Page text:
Vietnam is not the typical country one would immediately associate with startups and entrepreneurship. But the reality is that Vietnam has a bustling startup scene with great potential.

Many successful founders have been described as “the kind of entrepreneurs you expect to see in Silicon Valley”. In fact, there are talks that Vietnam could be the next Silicon Valley earning the name ‘Saigon Silicon Valley’.

Tech potential in Vietnam

Vietnam’s young population has spurred the growth in the country’s overall technological awareness. Around half of the population are active internet users and have social media accounts while the number of mobile subscriptions exceed the population itself at 131%. This is not uncommon for Southeast Asian countries – most people maintain more than one active SIM card, often to leverage various discounts from providers.
Not only is there a large user base for technology, the Vietnamese population is particularly adept at creating tech-based products as well. With 12 out of 90 million people having a background in IT, there is no shortage of talent in Vietnam. Neil Fraser, a software engineer at Alphabet Inc’s Google, notes that “Vietnam has the highest performing computer science students I’ve ever encountered”. It is a little-known fact that a team of Vietnamese engineers brought us the popular wearables brand Misfit. They were acquired by Fossil Group in 2015 for US$260 million.

Early education is the key to Vietnam’s strength in technology. Scores for reading, math and science in Vietnam are comparable or even higher than Western countries such as the US and the UK. Tran attributes these as the building blocks to Vietnam’s “foundation of computer science” which gives startups an “edge”.

Government support for startups is increasing

In earlier years, government support for startups was geared towards research and development. This was signalled by the establishment of NATEC – the National Agency for Technology, Entrepreneurship & Commercialisation Department launched by the Ministry of Science and Technology (MOST).

Recently, the Vietnamese government began to take on a more active responsibility in boosting the startup system. In 2015, international partnerships were formed to do so, including the Vietnam-Finland Innovation Partnership Programme (IPP) and the Swiss Entrepreneurship Program (SECO EP).

The most significant pledge was the government’s announcement of Decision 844 in 2016 – “supporting the National Innovation Startup Ecosystem by 2025”. There are three main deliverables the government hopes to achieve with this project.

1. Set up an “encouraging” environment for startups to thrive by 2020 including areas such as law and investment regulations

2. Cover 2000 startups with an estimated 100 of these likely to receive VC funding or merger and acquisition opportunities

3. Establish innovation “hubs” in Hanoi and Ho Chi Minh City by 2018. These will provide facilities to startups including training and activities.

The total expected transaction value of this project is expected to be around VND 2 trillion (approximately $US 88 million).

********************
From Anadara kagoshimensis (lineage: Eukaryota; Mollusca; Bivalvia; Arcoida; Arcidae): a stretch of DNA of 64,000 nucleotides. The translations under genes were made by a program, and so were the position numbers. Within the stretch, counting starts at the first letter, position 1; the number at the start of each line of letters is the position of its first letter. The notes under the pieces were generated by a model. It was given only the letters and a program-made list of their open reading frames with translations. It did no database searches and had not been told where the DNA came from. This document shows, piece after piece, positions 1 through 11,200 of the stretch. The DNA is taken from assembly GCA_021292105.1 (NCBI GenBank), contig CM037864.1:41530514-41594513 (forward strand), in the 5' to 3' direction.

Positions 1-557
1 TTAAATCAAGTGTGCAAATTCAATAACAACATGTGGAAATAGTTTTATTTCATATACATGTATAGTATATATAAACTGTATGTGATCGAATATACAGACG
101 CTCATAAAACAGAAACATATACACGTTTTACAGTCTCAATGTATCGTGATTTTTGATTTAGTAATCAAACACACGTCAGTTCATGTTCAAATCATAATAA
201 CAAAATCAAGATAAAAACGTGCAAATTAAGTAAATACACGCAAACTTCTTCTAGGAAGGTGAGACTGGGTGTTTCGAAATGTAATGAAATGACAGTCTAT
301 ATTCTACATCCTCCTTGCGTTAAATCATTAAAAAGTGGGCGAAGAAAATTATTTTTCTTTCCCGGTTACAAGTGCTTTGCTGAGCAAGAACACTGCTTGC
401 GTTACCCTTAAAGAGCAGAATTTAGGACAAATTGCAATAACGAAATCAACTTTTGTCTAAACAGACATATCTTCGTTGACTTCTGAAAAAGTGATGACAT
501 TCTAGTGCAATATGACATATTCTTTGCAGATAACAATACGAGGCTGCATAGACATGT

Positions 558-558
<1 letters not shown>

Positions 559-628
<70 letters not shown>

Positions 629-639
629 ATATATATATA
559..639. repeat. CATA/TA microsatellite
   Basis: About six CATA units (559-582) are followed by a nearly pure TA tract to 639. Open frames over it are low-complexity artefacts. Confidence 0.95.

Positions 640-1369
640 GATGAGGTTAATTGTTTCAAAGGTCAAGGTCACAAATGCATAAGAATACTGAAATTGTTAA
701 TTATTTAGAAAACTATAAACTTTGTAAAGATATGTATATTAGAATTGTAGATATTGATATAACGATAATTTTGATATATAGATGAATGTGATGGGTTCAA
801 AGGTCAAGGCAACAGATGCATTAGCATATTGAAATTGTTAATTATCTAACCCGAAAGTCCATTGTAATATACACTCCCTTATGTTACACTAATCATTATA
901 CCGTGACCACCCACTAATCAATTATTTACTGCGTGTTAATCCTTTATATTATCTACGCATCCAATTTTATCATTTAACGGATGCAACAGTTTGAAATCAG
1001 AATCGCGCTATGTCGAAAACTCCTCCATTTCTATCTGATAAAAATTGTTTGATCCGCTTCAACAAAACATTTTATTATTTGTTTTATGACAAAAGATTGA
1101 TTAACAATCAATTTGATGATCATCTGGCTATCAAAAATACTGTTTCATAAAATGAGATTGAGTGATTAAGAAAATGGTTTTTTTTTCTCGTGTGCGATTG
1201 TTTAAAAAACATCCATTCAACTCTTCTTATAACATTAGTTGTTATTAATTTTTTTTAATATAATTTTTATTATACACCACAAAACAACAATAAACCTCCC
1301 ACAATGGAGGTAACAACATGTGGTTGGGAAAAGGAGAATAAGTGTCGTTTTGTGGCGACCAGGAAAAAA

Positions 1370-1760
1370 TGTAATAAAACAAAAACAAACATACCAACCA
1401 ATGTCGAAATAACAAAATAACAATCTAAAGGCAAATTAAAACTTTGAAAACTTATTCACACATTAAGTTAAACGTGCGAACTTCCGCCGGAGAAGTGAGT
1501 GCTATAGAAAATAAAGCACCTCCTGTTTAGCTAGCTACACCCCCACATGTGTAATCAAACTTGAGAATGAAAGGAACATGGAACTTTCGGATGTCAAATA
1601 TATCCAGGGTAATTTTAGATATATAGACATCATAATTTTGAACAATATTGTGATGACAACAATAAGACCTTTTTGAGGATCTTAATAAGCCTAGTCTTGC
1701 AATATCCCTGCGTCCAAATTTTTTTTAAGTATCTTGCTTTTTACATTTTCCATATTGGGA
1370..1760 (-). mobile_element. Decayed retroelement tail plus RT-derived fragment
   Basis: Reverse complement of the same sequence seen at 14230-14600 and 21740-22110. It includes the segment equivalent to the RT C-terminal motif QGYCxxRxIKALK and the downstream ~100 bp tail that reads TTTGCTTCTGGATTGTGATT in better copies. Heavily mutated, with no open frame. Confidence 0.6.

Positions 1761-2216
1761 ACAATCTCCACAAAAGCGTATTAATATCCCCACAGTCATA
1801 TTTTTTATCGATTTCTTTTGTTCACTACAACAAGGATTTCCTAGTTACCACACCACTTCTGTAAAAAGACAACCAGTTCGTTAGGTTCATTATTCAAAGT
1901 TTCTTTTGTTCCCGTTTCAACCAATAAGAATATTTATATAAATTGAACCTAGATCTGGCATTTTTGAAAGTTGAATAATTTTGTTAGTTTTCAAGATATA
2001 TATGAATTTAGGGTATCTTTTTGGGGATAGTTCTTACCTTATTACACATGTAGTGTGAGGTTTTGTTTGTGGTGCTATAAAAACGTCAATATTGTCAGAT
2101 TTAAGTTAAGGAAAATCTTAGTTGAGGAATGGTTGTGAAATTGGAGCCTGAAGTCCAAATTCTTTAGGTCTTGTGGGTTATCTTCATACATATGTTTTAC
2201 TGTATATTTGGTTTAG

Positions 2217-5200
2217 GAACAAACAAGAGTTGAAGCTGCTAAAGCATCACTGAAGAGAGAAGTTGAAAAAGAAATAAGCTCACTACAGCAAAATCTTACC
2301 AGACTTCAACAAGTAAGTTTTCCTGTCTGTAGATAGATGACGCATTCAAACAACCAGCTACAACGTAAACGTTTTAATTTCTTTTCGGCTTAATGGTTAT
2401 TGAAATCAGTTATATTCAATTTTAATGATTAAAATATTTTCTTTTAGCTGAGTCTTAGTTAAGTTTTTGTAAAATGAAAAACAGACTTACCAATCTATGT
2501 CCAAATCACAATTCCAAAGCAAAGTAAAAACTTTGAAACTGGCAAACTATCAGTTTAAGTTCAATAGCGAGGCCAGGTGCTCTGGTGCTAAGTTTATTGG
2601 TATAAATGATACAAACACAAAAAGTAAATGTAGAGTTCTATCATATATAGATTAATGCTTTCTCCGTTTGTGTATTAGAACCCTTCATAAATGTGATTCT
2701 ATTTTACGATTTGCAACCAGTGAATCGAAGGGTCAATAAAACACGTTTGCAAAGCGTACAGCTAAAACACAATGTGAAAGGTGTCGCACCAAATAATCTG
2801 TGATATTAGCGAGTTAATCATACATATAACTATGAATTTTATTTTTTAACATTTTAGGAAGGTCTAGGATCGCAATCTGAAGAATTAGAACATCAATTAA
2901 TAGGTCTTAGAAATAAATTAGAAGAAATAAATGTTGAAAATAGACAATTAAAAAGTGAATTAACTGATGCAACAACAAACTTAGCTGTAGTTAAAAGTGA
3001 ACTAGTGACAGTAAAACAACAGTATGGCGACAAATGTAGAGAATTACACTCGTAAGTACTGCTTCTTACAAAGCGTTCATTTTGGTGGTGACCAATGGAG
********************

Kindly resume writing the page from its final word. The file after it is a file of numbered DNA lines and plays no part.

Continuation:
The growing startup ecosystem in Vietnam

Vietnam is home to a strong and centralised startup culture with the main “hubs” being the major cities – capital city Hanoi, Da Nang and Ho Chi Minh City. There are many institutions that actively foster the startup ecosystem.

HATCH! Ventures is one such example – it runs an accelerator program, a co-working space and the annual HATCH! Fair. This event is now the largest annual entrepreneurship conference and startup exhibition with a mission to “support entrepreneurs and promote the early stage startup ecosystem”. In the 2 years since its launch, it has supported over 100 companies and facilitated 10,000 event participants. In 2016, it broadened its focus into community building activities, co-working spaces and incubation. Additionally, it rebranded as HATCH! VENTURES allowing for direct investment into startups.

TechFest is another event for the startup community. It is hosted by the Ministry of Science and Technology in partnership with other ecosystem players. The first TechFest held in 2015 attracted over 1000 people, 50 investors, 50 startups and a total of US$1 million in investments. These figures doubled by the next year.

In comparison to other Southeast Asian countries, Vietnam has an unusually large amount of VC investors for a startup ecosystem that is still very much in its early stages. There is no shortage of seed and early-stage investments in the startup pipeline. Between 2015 and 2016, the quantity versus the value of deals closed has moved in contrary motion. This shows that overall deals are larger and more concentrated with 7 of these exceeding $10 million. However, it is inaccurate to disregard the smaller deals – 80% of deals closed in 2016 were under $5 million.

The main issue with a disproportionate amount of seed and early funding is that these startups are more likely to hit a roadblock in later stages. As such, startups in Vietnam hit their growth caps and generally struggle to achieve any greater scale because their product is limited to local demand. An exception is VNG corporation – the only unicorn startup from Vietnam. The next highest valued startups are VC Corporation and Vatgia sitting in the $75 -150 million bracket. This valuation gap illustrates the growth challenges experienced by later stage startups.